US embassy spy scandal mystery may never be solved
Published on Wednesday, 17th November, 2010 at 12:44
by Michael Sandelson.
Last Updated on 17th November 2010 at 17:01.
Georg Apenes, former Data Inspectorate director and ex Conservative (H) MP, claims politicians are toothless. He alleges Norway’s close affiliation with the US has long posed a democratic problem.
Brothers in arms
Today’s explanation to Parliament regarding events surrounding the US surveillance affair by Minister of Justice Knut Storberget may reveal little.
“SV (Socialist Left) is part of the government, which explains everything. [The Party] has also affiliated itself with the US through its policy on Afghanistan. The Liberal Party (V) has very little resources. They do their best, but it is difficult for them to send in the cavalry because of the current Parliamentary makeup,” Mr Apenes tells Klassekampen.
The other two Coalition members, Minister Storberget’s own Labour Party (Ap) and the Centre Party (Sp), are also US-friendly.
“The US is one of our closest allies. We want to cooperate closely [with it] regarding NATO and Afghanistan,” Sven Roald Hansen, Labour’s Foreign Policy spokesperson tells The Foreigner.
“We consider we have a very good relationship with the US, partly because of the large Norwegian immigration of the 1800s, as well as due to our cooperation via NATO and the UN,” says a Party press spokesperson.
The Progress Party (FrP) is also extremely loyal, according to Klassekampen
Mr Apenes believes the non-Socialist Opposition’s excessively close ties with America, including the Conservative Party, means the whole surveillance matter risks being toned down.
“I was Director of the Data Inspectorate for 21 years, and not one day passed without infringement of Norwegians’ privacy. The major governmental Parties know that they will be in Opposition one day, and vice versa. Therefore, I believe everyone is being extremely cautious so as not to upset the course of foreign policy,” he says.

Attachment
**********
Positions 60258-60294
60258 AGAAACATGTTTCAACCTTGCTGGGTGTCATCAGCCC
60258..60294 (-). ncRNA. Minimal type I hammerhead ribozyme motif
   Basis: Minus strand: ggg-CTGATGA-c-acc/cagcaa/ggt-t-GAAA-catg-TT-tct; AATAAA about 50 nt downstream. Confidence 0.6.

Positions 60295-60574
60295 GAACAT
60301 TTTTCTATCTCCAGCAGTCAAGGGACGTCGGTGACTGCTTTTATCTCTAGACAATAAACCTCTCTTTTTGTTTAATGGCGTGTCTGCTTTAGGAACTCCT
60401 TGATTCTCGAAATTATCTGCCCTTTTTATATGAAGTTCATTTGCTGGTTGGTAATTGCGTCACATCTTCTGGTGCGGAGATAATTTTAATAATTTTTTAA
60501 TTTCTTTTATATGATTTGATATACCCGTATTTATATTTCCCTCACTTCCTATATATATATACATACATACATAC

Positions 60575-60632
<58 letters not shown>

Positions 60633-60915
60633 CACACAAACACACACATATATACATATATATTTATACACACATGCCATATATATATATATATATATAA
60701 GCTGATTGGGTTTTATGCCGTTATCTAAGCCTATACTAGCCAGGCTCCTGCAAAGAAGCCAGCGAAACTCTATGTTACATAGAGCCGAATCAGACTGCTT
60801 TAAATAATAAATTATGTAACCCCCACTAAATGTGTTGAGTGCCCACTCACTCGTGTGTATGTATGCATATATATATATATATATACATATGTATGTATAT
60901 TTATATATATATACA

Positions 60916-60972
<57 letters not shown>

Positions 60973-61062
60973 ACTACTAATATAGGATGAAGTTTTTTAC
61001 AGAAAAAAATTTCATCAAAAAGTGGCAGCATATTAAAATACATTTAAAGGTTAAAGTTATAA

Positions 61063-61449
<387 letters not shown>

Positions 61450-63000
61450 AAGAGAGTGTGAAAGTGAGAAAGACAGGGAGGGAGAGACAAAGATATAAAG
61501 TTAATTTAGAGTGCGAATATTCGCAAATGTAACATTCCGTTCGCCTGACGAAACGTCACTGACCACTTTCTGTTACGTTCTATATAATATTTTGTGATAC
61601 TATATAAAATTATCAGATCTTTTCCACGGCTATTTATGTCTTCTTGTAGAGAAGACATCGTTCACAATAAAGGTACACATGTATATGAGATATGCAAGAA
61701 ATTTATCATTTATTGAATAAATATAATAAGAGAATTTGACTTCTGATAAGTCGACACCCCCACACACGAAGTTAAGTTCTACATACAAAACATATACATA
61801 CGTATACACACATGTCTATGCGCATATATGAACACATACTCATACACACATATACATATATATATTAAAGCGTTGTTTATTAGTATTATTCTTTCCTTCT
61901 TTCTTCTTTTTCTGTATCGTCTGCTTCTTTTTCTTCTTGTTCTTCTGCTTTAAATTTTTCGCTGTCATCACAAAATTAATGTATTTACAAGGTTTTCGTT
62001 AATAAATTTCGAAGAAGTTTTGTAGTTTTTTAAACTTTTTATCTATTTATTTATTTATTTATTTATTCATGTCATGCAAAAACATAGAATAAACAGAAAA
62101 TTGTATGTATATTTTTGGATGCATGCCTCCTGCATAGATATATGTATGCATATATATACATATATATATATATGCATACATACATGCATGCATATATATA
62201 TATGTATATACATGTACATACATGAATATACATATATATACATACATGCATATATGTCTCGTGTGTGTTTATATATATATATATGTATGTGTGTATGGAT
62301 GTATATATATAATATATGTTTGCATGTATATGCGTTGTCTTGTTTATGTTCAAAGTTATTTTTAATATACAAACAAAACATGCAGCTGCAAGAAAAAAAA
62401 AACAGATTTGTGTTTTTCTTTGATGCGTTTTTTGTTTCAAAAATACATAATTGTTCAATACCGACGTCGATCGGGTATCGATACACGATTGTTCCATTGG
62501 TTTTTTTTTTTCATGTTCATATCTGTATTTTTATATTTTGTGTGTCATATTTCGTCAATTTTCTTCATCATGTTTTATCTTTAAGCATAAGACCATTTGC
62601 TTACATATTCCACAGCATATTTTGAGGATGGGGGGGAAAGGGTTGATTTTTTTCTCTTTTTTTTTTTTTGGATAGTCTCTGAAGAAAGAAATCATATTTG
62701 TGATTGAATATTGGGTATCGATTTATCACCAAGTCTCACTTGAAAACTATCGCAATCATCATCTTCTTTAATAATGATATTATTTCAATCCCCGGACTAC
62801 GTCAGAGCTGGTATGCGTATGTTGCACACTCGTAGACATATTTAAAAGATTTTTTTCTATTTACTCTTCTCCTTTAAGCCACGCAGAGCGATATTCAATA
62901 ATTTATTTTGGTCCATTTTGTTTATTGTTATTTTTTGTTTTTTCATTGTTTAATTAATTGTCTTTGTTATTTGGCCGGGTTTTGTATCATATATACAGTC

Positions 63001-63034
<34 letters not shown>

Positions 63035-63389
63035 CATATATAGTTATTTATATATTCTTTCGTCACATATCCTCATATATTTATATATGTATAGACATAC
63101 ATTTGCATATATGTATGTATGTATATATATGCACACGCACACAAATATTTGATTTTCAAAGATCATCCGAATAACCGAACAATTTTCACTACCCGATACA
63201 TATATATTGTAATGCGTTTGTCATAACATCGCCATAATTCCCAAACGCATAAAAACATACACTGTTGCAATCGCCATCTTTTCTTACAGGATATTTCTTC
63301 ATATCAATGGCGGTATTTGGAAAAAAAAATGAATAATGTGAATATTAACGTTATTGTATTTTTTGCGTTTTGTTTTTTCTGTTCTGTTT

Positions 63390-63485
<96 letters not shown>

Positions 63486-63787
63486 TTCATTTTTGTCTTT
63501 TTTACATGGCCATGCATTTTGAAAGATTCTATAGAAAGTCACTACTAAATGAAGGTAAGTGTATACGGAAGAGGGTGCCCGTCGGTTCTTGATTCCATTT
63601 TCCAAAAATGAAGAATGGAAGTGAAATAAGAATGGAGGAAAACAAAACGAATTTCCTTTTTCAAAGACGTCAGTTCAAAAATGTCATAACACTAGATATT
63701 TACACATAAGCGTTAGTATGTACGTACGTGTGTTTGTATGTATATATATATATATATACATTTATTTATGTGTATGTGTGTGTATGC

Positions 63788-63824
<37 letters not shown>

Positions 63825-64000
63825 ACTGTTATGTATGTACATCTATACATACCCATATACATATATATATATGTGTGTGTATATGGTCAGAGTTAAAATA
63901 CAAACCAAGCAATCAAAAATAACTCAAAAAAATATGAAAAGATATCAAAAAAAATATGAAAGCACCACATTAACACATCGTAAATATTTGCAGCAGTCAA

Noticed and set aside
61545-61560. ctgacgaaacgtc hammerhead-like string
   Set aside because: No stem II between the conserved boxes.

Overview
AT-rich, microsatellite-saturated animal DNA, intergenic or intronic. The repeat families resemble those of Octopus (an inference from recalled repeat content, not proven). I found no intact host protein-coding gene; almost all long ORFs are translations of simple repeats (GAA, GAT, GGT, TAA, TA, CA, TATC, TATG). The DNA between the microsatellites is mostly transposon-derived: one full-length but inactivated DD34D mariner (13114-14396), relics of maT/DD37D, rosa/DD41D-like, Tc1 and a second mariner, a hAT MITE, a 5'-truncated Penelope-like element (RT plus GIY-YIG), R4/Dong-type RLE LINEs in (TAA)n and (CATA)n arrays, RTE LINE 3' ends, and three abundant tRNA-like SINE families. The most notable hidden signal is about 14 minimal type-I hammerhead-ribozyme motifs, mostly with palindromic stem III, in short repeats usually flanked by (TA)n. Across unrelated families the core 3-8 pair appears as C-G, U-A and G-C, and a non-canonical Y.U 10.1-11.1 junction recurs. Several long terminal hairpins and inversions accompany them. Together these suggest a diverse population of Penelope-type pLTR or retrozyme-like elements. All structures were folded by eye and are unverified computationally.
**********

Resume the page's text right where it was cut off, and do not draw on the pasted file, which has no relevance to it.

Neither SV’s Hallgeir Langeland, a member of Parliament’s Standing Committee on Scrutiny and Constitutional Affairs, nor KrF’s (Christian Democrats) Party Leader Dagfinn Høybråten, believe Minister Storberget will have an easy ride.
The Minister has previously claimed he was unaware of the US SDU’s (Surveillance Detection Unit) undercover activities, but the embassy alleges it had alerted the Oslo police about it.
“[The SDU] is exactly what its title states: a program designed to detect surveillance against U.S. posts overseas,” it wrote in a press release.
Moreover, the Police Security Service (PST), who has submitted its preliminary findings to the Minister, is also involved in the scandal, despite earlier denials.
“There is no reason to believe [Minister] Storberget will be able to answer what are reasonable questions. However, I do expect the Minister of Justice to show he is open, and that he has specific measures to get to the bottom of the matter,” Dagfinn Høybråten tells Klassekampen.
“I assume the issue will be passed to the [Standing] Committee, and will eventually be brought up as a Parliamentary hearing. The matter is not concluded yet,” says Hallgeir Langeland MP.